Ground Control, DiamondView, Carmine, Red Bird Dog. These aren't my favorite blues records, nor are they in anyway related to David Bowie (sorry to disappoint). They describe something much bigger. A revolution is taking place in America's pastime, and it's happening under the noses of many fans.
The new front office model
Evan Drellich of the Houston Chronicle penned a wonderful article on professional baseball's new front office model earlier this week. He focused on the Houston Astros' usage of Ground Control, a private database that tracks everything from historical stats to scouting schedules. Drellich reveals the St. Louis Cardinals have built their own system, Red Bird Dog; both were likely inspired by the Cleveland Indians' DiamondView, and Carmine, which hails from Boston. Even the so-called "lovable losers," the Chicago Cubs, were rumored to be working on a database with Bloomberg Sports a couple of years ago.
Chances are you've heard of Billy Beane and the Oakland A's tale of statistical wizardry. But as Drellich points out, Ground Control and other in-house creations are being used by everyone from the GM to head scouts to make decisions on a daily basis. He writes: "Baseball, like so much of the business world, is in the midst of the age of proprietary data. That encompasses much more than just the advanced statistics the book "Moneyball" popularized with its release a decade ago." The average MLB franchise is worth more than $700 million, according to Forbes, and like most multi-million dollar businesses, the more information the better.
How much does database development cost, and does it translate to wins? These questions are tougher to answer. The five teams listed above couldn't be a more representative sample of Major League success. The Astros and Cubs averaged over 100 losses last season, the Indians were a Wild Card team, and the Red Sox and Cardinals both appeared in the most recent World Series.
A 2012 study from FanGraphs estimated at that time that 13 of the MLB's 30 teams used sabermetrics in all three aspects of the game: scouting, statistics, and business (this last category includes contracts, media, and stadium deals). Nearly an equal amount of clubs were classified as "old school." It's no secret the Philadelphia Phillies, for example, rely less on the stat book than some of their peers.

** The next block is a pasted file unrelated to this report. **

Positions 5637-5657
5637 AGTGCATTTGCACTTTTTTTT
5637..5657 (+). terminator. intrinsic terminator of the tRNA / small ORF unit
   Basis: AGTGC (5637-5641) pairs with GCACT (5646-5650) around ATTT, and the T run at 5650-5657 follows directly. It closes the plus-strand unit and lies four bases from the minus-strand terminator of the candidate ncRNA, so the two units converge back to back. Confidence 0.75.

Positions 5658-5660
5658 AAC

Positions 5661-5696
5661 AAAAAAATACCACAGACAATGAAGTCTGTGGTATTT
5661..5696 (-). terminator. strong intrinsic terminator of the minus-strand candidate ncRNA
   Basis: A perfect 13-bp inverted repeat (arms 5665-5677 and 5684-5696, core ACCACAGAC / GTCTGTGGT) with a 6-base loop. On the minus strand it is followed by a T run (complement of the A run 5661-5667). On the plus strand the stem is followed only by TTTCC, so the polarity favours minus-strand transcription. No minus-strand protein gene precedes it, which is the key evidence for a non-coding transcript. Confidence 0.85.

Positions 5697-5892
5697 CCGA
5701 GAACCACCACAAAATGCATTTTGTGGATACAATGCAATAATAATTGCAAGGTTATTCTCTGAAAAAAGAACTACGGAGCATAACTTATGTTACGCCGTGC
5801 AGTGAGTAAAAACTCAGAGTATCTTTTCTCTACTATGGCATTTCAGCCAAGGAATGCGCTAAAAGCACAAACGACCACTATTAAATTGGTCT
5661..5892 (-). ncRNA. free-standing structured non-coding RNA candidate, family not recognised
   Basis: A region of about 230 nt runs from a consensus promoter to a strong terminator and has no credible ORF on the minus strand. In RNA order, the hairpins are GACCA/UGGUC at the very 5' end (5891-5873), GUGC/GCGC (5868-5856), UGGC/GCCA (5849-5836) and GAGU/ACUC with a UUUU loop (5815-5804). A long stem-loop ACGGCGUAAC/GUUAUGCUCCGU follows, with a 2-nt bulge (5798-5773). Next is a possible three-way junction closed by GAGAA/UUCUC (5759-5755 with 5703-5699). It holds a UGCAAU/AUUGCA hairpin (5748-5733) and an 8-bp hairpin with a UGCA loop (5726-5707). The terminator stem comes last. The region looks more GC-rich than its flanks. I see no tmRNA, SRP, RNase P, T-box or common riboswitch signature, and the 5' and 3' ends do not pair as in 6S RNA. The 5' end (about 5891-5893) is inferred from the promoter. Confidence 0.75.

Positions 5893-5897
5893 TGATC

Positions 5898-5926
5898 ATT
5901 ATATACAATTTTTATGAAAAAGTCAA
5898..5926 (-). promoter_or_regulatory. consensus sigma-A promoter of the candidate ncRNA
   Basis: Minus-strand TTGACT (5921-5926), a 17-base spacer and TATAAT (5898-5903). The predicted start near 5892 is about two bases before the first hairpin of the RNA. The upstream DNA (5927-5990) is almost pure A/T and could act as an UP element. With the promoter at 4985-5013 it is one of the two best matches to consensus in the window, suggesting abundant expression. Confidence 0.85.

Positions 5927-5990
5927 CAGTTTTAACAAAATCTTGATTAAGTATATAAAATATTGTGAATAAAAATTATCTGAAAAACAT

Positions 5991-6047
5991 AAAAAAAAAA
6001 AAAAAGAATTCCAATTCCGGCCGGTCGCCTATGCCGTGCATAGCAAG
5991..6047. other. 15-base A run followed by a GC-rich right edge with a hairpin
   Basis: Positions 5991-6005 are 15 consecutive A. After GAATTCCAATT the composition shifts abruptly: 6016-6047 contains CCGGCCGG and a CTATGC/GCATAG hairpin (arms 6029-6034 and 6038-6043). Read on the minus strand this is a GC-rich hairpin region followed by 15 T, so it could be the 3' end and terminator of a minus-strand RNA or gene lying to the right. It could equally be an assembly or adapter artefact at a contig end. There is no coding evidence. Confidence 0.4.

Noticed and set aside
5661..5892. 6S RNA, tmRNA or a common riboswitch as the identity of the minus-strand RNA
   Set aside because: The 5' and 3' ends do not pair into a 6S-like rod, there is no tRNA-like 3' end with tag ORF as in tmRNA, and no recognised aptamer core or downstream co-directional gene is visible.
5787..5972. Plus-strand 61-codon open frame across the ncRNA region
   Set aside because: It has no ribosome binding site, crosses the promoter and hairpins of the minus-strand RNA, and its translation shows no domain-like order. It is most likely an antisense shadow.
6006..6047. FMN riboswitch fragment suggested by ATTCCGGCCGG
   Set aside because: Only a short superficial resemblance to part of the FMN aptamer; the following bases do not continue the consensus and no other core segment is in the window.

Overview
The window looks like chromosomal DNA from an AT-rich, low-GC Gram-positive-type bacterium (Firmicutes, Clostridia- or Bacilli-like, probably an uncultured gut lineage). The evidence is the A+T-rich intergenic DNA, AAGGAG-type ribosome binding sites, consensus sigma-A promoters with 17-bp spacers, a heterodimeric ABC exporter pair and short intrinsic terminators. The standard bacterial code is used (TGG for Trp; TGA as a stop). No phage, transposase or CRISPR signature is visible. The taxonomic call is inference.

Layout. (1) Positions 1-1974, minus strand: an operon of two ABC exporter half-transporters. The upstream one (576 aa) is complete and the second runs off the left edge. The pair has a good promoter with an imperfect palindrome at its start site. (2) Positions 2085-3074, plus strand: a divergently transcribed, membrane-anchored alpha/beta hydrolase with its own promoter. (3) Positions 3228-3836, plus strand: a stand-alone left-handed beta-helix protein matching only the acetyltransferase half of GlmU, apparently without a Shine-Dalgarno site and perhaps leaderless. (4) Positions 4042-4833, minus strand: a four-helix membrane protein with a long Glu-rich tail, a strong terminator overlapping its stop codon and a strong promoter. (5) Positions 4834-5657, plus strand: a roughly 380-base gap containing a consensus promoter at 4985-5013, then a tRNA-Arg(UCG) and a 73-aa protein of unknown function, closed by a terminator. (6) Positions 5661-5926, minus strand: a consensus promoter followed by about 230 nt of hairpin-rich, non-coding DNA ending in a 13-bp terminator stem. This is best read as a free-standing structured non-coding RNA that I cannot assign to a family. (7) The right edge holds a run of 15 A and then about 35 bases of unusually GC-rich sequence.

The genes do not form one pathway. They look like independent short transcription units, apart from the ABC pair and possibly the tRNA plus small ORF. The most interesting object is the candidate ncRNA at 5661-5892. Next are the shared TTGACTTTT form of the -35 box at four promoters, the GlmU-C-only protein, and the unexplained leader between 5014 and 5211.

When it comes to database development costs, though, those are essentially impossible to pinpoint unless you're inside an MLB front office. Just as I discussed in my interview with STATS last week, analytics may, in some cases, represent a cheaper way to get better on the field than simply buying an expensive free agent. Most sabermetricians peg the value of a win between $3 million and $7 million in contract dollars. And given the average cost of a Bloomberg Sports subscription, six, even seven figures to build an in-house analytical system might be a more reasonable investment, than say, a five-year $100 million contract for a single player.
The next generation
Up to this point, most teams willing to use analytics have exhausted the sabermetrics glossary in an attempt to gain an edge. WAR, OPS-plus, PECOTA, and even plate discipline metrics are now everyday phrases, at least for baseball nuts. So what's the next generation of statistics? Fielding ability, and more specifically, route efficiency. MLB Advanced Media unveiled a new defensive player tracking system at this month's MIT Sloan Sports Analytics Conference.
As MLB.com's Mark Newman wrote after the reveal;
... on a brilliant, game-saving diving catch by an outfielder, this new system will let us understand what created that outcome. Was it the quickness of his first step, his acceleration? Was it his initial positioning? What if the pitcher had thrown a different pitch? Everything will be connected for the first time, providing a tool for answers to questions like this and more."
Before, analysts were limited to imperfect stats like Ultimate Zone Rating and Defensive Runs Saved, which ignore most of the factors Newman mentions. With eventual plans to roll out the system, which relies on a series of cameras, in every ballpark, MLBAM should add yet another dimension to the information collected by Ground Control, Carmine, and the rest of baseball's databases.
It remains to be seen if this strategy leads to wins -- it will take more teams and a longer time frame before there's any definitive proof. Yet, the blueprint is set, and one thing appears certain: The technology isn't going away any time soon.
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